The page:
Top 10 Predicted First Time Solution Investments by U.S. Hospitals in 2018: Population Health Management and Laboratory - Molecular Diagnostics
We're predicting the technologies that U.S. hospitals will have largest increases in first time investment in 2018. We continue the countdown with the the 6th and 5th ranked technologies.
The predictions are based on installation data for 51 technologies from HIMSS Analytics LOGIC and LOGIC Predict, the predictive analytics engine within the platform. The base was the current footprint of 5,495 U.S. hospitals, 100% of the hospitals in the U.S.
At number 6 we see Population Health Management and predict Laboratory - Molecular Diagnostics at number 5.
#6 – Population Health Management
The solution with the 6th most first time solution investments by hospitals in 2018 is Population Health Management. Based on our predictions, we expect to see 154 U.S. hospitals buy this technology for the first time in 2018, resulting in a 2.8% increase in adoption.
In LOGIC, Population Health Management is defined as: “A solution designed to manage ‘the science and art of preventing disease, prolonging life, and promoting health through the organized efforts and informed choices of society, organizations, public and private communities, and individuals’”
Other notable information relevant to Population Health Management
The Center for Disease Control and Prevention (CDC) has a Division of Population Health that manages a diverse set of programs all focused on creating a healthier future for Americans. One such initiative was created out of the need for research to improve population health. As described by the CDC “In 1984, Congress authorized the US Department of Health and Human Services (HHS) to create a network of academic health centers to conduct applied public health research. CDC was funded in 1986 to provide leadership, technical assistance, and oversight for this network, which is called the Prevention Research Centers (PRC) Program.
CDC supports 26 centers connected with accredited schools of public health or schools of medicine with a preventive medicine residency program. Each center conducts at least one core research project with an underserved population that has high rates of disease and disability.”
Image credit: CDC.gov
#5 – Laboratory - Molecular Diagnostics
The solution with the 5th most first time solution investments by hospitals in 2018 is Laboratory – Molecular Diagnostics. Based on our predictions, we expect to see 158 U.S. hospitals buy this technology for the first time in 2018, resulting in a 2.9% increase in adoption.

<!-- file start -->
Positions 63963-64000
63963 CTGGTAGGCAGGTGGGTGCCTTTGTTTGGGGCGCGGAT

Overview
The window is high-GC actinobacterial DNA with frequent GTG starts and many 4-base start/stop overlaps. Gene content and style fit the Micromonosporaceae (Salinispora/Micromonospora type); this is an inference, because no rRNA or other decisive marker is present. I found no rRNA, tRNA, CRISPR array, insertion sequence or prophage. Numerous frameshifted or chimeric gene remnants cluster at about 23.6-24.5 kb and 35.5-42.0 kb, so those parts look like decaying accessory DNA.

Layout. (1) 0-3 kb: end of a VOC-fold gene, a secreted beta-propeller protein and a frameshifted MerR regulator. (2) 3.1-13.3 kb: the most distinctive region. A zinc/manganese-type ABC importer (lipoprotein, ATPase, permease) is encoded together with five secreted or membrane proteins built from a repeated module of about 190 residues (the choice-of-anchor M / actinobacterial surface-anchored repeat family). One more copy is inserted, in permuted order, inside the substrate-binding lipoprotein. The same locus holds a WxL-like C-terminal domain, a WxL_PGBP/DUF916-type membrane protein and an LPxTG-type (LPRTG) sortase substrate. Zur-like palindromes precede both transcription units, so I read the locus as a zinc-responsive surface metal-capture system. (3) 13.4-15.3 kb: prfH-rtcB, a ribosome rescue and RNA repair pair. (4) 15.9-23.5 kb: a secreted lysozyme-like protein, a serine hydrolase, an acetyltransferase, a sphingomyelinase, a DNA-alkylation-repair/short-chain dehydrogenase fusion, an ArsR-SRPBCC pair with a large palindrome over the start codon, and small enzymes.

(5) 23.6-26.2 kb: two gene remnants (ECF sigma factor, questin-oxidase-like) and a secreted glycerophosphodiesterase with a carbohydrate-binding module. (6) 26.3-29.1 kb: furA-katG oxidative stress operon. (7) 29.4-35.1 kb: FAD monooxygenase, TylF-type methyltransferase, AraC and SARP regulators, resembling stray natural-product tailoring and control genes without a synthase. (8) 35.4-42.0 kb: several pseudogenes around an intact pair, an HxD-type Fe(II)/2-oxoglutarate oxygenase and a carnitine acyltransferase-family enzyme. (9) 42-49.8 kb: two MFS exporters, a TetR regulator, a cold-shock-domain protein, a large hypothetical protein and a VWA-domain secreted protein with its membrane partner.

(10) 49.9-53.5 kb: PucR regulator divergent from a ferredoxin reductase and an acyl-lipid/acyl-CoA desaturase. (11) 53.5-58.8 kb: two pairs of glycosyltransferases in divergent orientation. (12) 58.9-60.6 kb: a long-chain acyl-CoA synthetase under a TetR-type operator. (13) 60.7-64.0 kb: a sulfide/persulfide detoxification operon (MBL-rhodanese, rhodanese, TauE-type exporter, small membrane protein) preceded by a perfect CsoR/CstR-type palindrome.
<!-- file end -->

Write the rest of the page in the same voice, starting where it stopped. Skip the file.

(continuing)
In LOGIC, Laboratory – Molecular Diagnostics is defined as: “Borrowing from two new disciplines, genomics and proteomics, molecular diagnostics categorizes cancer using technology such as mass spectrometry and gene chips. Genomics is the study of all the genes in a cell or organism, while proteomics is the study of all the proteins. Molecular diagnostics determines how these genes and proteins are interacting in a cell. It focuses upon patterns--gene and protein activity patterns--in different types of cancerous or precancerous cells. Molecular diagnostics uncovers these sets of changes and captures this information as expression patterns. Also called "molecular signatures," these expression patterns are improving the clinicians' ability to diagnose cancer.”
Other notable information relevant to Laboratory - Molecular Diagnostics
From the U.S. National Library of Medicine National Institutes of Health: “Over the last decade, the field of molecular diagnostics has undergone tremendous transformation, catalyzed by the clinical implementation of next generation sequencing (NGS). As technical capabilities are enhanced and current limitations are addressed, NGS is increasingly capable of detecting most variant types and will therefore continue to consolidate and simplify diagnostic testing. It is likely that genome sequencing will eventually serve as a universal first line test for disorders with a suspected genetic origin. Academic Medical Centers (AMCs), which have been at the forefront of this paradigm shift are now presented with challenges to keep up with increasing technical, bioinformatic and interpretive complexity of NGS-based tests in a highly competitive market. Additional complexity may arise from altered regulatory oversight, also triggered by the unprecedented scope of NGS-based testing, which requires new approaches. However, these challenges are balanced by unique opportunities, particularly at the interface between clinical and research operations, where AMCs can capitalize on access to cutting edge research environments and establish collaborations to facilitate rapid diagnostic innovation.”
“…As AMC-associated diagnostic laboratories look to the future, several options enable a sustained contribution to the genetic and genomic testing market. These include: (1) Partnerships with commercial entities to compete in the rapidly evolving global genetic and genomic testing market, (2) Focus on local testing needs including support for higher volume tests and/or conversion of all rare disease testing to a common genomics platform and (3) Shifting focus to support for clinical research programs and other project-oriented endeavors.”